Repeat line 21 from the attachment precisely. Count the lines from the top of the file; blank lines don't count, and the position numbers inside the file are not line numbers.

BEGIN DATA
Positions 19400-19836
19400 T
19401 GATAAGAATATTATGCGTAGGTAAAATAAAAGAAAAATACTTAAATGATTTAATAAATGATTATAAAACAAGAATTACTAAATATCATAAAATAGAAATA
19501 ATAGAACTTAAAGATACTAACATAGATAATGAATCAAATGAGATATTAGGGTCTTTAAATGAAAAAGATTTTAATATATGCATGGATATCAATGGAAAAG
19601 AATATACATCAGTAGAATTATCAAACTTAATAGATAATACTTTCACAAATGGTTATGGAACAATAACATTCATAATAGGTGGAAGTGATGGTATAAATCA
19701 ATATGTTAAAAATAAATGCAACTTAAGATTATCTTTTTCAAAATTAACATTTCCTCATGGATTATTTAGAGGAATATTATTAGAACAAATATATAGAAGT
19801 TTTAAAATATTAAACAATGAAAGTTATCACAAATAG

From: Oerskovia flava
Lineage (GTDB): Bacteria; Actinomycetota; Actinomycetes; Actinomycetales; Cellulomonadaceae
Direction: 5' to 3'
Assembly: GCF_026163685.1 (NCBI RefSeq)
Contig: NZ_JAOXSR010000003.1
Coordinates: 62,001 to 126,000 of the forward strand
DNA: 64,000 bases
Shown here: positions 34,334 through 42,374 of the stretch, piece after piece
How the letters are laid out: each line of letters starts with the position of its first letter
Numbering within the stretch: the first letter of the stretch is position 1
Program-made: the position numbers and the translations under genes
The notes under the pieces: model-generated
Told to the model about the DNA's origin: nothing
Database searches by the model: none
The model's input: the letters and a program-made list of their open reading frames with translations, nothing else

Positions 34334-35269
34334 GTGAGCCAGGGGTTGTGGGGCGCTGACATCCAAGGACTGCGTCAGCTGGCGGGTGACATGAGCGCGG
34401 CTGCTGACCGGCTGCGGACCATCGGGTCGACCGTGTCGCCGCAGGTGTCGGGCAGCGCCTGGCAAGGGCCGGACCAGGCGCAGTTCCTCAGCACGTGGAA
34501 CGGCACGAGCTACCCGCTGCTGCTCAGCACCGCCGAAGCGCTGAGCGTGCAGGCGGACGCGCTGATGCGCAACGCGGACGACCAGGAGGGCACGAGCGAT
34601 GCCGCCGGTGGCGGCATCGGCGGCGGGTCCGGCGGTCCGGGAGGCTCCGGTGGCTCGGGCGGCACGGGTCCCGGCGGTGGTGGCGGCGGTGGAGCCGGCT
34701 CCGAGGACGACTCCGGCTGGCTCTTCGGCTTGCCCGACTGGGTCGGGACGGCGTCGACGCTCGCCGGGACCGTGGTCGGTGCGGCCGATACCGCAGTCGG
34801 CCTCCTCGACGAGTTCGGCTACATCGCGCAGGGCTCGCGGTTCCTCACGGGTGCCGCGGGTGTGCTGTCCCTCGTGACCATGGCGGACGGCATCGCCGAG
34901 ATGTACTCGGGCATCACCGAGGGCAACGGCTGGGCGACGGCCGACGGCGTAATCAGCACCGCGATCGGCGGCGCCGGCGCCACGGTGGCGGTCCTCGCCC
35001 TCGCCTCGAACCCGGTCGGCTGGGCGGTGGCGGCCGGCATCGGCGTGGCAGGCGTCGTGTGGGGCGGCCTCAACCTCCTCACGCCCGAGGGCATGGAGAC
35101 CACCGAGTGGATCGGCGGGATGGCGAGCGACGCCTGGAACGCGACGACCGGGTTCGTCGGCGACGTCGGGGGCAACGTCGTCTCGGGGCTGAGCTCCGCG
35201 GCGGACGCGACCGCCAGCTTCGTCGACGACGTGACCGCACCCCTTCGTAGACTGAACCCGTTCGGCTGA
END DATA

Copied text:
Database searches by the model: none